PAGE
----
The junior optioned Snip from Barrick in March 2016, and acquired 100% of the project in July 2017. The property contains the historic Snip mine, which produced 1 million oz. gold between 1991 and 1999 at an average gold grade of 27.5 grams gold.
“Snip was a fabulous mine back in the day,” Geddes says, noting that the mine’s previous owners only went after the highest-grade mineralization due to low gold prices at the time, leaving a lot of gold behind.
“Anything less than 20 grams per tonne wasn’t worth mining to them, so they high-graded it and extracted the guts out of it, and left us the ‘lower-grade material’ of around 10 grams per tonne,” he says. “What we want to do is expansion drilling, some regional step-outs, test them, and see if we can come up with another Snip mine on our land package.”
“The footprint of the mine itself was small. The Twin zone hosted the majority of it, and it only has a strike length of 400 vertical metres, so if we drilled 100-metre centres, we could probably latch onto something pretty quickly.”
The deposit remains partly open along strike and in some production areas.
Skeena has reviewed and modelled over 280,000 metres of historic drill data and drilled a total of 27,000 metres. Highlights include 13.80 grams gold over 18 metres in drill hole 18-110, starting from 141 metres downhole; 36.65 grams gold over 2 metres, from 105 metres downhole, in 18-80; and 31.80 grams gold over 2 metres, within a broader 5-metre intercept grading 11.74 grams gold, from 70 metres downhole in 18-64.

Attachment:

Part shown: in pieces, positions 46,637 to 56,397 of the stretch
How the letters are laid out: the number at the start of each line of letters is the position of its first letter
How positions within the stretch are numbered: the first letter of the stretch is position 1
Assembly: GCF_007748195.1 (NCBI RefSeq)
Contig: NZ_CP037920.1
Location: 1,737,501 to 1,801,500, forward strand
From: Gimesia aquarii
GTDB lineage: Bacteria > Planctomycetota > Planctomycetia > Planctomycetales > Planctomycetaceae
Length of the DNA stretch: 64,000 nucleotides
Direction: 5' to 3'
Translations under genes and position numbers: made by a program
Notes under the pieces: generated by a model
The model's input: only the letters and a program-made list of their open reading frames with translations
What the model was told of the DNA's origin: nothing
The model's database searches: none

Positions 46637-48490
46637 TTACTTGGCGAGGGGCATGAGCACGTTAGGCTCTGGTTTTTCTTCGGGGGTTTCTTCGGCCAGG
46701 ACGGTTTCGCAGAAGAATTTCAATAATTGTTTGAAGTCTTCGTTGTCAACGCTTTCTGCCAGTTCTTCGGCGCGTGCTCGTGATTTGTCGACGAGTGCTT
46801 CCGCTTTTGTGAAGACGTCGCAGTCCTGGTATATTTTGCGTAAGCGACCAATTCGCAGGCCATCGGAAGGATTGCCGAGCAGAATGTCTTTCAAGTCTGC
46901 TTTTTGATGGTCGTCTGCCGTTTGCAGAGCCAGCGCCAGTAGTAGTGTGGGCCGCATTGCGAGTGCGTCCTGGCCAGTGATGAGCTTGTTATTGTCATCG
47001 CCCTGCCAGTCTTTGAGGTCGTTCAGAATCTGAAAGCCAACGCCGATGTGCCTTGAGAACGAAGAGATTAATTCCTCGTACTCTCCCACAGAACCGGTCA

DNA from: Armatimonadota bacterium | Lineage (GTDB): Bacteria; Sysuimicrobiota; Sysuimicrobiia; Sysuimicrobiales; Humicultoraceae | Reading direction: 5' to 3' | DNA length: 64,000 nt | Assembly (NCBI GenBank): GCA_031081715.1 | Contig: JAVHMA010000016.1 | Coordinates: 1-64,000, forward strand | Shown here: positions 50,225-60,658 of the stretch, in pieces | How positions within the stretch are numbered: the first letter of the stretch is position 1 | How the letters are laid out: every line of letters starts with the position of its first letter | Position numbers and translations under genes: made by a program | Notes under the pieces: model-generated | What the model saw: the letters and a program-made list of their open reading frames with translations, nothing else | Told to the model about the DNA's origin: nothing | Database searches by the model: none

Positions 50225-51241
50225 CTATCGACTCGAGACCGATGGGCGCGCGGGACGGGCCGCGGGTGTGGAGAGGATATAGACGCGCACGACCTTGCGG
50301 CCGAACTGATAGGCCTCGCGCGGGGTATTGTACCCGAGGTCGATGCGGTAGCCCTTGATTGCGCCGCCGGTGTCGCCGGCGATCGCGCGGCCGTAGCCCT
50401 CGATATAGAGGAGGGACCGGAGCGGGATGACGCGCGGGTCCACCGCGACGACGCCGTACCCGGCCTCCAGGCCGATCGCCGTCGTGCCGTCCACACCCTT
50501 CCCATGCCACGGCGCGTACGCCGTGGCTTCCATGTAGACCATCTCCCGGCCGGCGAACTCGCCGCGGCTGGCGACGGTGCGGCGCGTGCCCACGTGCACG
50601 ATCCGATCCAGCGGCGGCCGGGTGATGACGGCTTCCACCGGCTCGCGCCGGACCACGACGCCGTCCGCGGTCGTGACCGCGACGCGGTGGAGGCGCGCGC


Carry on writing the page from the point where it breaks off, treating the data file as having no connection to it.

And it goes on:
Elsewhere in the Golden Triangle, Skeena is advancing its GJ copper-gold property, 30 km west of the Red Chris mine. The property has two deposits located 14 km apart: the porphyry copper-gold Donnelly deposit, and the porphyry gold-copper Spectrum Central Zone.
A PEA of GJ, completed in April 2017, envisions a 25-year mine life with an initial $216 million capital expense. The study estimates an after-tax net present value at an 8% discount rate of $314.09 million, and an internal rate of return (IRR) of 20.6% at US$2.75 per lb. copper, US$1,250 per oz. gold and US$17.75 per oz. silver. Skeena is looking for a partner to develop GJ to the pre-feasibility stage.
The GJ Donnelly deposit contains 215.2 million indicated tonnes grading 0.31 gram gold, 1.9 grams silver and 0.26% copper for 2.14 million contained oz. gold, 13.03 million oz. silver and 1.24 billion lb. copper. The inferred resource measures 28.3 million tonnes averaging 0.31 gram gold, 1.8 grams silver and 0.14% copper for 280,000 oz. gold, 1.64 million oz. silver and 85 million lb. copper.
The Spectrum Central Zone stands at 31.2 million tonnes in the indicated category grading 0.94 gram gold, 2.6 grams silver and 0.10% copper for 940,000 oz. gold, 2.64 million oz. silver and 68 million lb. copper, and 29.8 million tonnes in the inferred category, measuring 0.47 gram gold, 1.4 grams silver, 0.12% copper for 450,000 oz. gold, 1.34 million oz. and 76.4 million lb. copper.
“It’s very close to the Red Chris mine — where Newcrest recently came in as majority owner — and it’s a large land package with [430 sq. km] in an area that is attracting more and more attention,” Coles Jr. says. “We’re pretty excited about its copper-gold potential. It has just been overshadowed by our focus on Eskay Creek and Snip, but there will be a time and a place for this project — especially if copper prices gain a little bit more momentum.”
Skeena shares are trading at 47¢ in a 52-week range of 25¢ to 70¢. The company has a $48-million market capitalization.